What is so special about this year’s Karnataka Rajyotsava Awards, which is the second highest civilian award in Karnataka?
In a revolution of its kind, the Karnataka government has decided to award a transgender pioneer for the first time, Akkai Padmashali who has tirelessly fought for the rights of the transgender community.
The fight is a long one filled with scorn, hatred, and objection from the people who don’t recognize the rights of a marginalized transgender community.
Why does one have to go against his or her sexuality and feel trapped in his or her own body? Why can’t we openly express our sexuality?
Akkai Padmashali born as Jagdish had a dilemma at the age of 12, when she realized she was feeling trapped in the body of a man. Her parents were worried about her liking to dress like a girl. Like most parents they panicked, took her to doctors and healers. Often, people who challenge the status-quo have to face the ire from the society.
Isn’t it gruesome and depressing when at a young age you’re not understood? But, how can you expect anyone to understand when awareness about these issues is minimal. Completely confused Akkai tried to take her life twice.
The freedom of self-expression should not be snatched from any individual if we call ourselves a democratic country.
Akkai Padmashali decided to assert herself and walk on a path that only the bold and determined dares to. After four years, she disclosed to her brother that she wanted to be a girl. Akkai got support from her brother who tried to convince his parents, but they wouldn’t believe it at all.
So now what Akkai could have done in such a situation? She had to rebel; she opened up her story to eunuchs in a park at Bangalore. They clearly told her to refrain from living as a girl, as it would lead her to either begging or sex work. This is pretty harsh to accept at such a young age.
How many of us are so determined to live the kind of life we want to? We get bogged down by societal pressure and we crave for societal acceptance. But, Akkai’s determination surpassed all challenges and hurdles. But, sadly Akkai started offering herself to men in the park and for four years she did the prostitution.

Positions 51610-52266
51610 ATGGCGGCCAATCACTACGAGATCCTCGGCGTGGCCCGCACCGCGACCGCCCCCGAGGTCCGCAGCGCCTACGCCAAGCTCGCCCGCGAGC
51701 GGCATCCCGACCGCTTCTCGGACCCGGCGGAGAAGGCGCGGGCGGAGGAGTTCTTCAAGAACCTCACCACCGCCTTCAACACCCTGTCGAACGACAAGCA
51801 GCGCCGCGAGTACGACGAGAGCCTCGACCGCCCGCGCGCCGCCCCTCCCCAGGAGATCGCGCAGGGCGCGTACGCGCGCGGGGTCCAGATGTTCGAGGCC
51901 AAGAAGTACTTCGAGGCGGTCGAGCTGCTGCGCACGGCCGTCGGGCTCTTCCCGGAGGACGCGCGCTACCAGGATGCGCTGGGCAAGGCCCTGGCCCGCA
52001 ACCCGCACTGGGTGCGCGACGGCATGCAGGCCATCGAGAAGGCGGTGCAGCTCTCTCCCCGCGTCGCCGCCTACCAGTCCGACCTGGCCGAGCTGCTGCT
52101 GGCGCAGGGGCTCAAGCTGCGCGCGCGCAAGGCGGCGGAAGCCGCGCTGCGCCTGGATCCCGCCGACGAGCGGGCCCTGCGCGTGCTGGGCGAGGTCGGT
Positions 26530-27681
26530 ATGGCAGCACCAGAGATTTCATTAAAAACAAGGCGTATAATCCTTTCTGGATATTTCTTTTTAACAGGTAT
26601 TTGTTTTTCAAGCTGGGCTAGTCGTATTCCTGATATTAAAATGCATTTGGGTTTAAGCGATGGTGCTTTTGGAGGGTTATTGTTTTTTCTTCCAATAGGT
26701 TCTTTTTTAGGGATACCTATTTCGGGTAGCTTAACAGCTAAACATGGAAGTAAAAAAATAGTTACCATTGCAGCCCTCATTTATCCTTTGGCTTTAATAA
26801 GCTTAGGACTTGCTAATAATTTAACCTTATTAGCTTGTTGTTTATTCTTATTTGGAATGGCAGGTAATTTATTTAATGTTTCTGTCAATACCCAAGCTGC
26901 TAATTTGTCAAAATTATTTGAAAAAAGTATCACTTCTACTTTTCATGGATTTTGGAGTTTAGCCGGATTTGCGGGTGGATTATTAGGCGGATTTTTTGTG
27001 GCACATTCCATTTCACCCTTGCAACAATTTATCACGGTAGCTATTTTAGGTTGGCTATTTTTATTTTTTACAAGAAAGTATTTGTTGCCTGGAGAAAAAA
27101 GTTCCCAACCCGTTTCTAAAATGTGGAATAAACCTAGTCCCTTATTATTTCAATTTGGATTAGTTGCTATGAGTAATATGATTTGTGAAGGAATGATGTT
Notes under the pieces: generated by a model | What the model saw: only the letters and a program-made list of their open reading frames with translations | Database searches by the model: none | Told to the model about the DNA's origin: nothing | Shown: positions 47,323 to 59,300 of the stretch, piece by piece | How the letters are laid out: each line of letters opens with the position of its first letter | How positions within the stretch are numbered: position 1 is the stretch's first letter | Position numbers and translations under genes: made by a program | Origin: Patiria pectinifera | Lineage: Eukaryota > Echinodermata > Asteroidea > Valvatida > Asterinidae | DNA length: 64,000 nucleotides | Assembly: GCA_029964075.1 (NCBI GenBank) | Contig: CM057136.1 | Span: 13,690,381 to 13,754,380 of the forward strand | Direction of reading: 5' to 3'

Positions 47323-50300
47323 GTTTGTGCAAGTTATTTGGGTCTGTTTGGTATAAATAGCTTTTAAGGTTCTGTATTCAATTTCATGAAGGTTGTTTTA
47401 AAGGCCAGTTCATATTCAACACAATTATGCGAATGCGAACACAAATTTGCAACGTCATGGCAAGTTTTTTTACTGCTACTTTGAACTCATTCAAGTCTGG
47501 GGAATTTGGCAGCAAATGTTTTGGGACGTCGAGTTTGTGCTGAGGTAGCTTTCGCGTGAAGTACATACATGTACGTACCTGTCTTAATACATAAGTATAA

These four years proved to be formative to her life and it made her realize she is not alone. She decided to work for the welfare of LGBT community and joined an NGO called Sangama. Akkai understood that the rights of sexual minorities and their problems should be conveyed to the judiciary.
She was, then, invited by the President of India for the swearing in ceremony of the Chief Justice of India; certainly a moment of pride for Akkai and everyone from the LGBT community. She was also invited to speak about legal rights of sexual minorities at the International Bar Association at a conference in Tokyo in 2014.
Akkai has been approaching and spreading awareness to encourage people who suffer from identity crisis, to come out of the closet. Akkai is fighting to change society’s perspective towards sexual minorities. Akkai has founded ‘Ondede’ an organization that creates awareness about sexual diversity so that people should openly accept their sexual orientation.
But, the struggle doesn’t end here, as she shares that being a transgender is a tough choice to make. People mock and discriminate against you. They don’t have access to public toilets and public spaces.
Revolution is simply not simple but, it’s all worth it.
Crafted with brevity for select stories to make certain you see what others don't; sent every Friday
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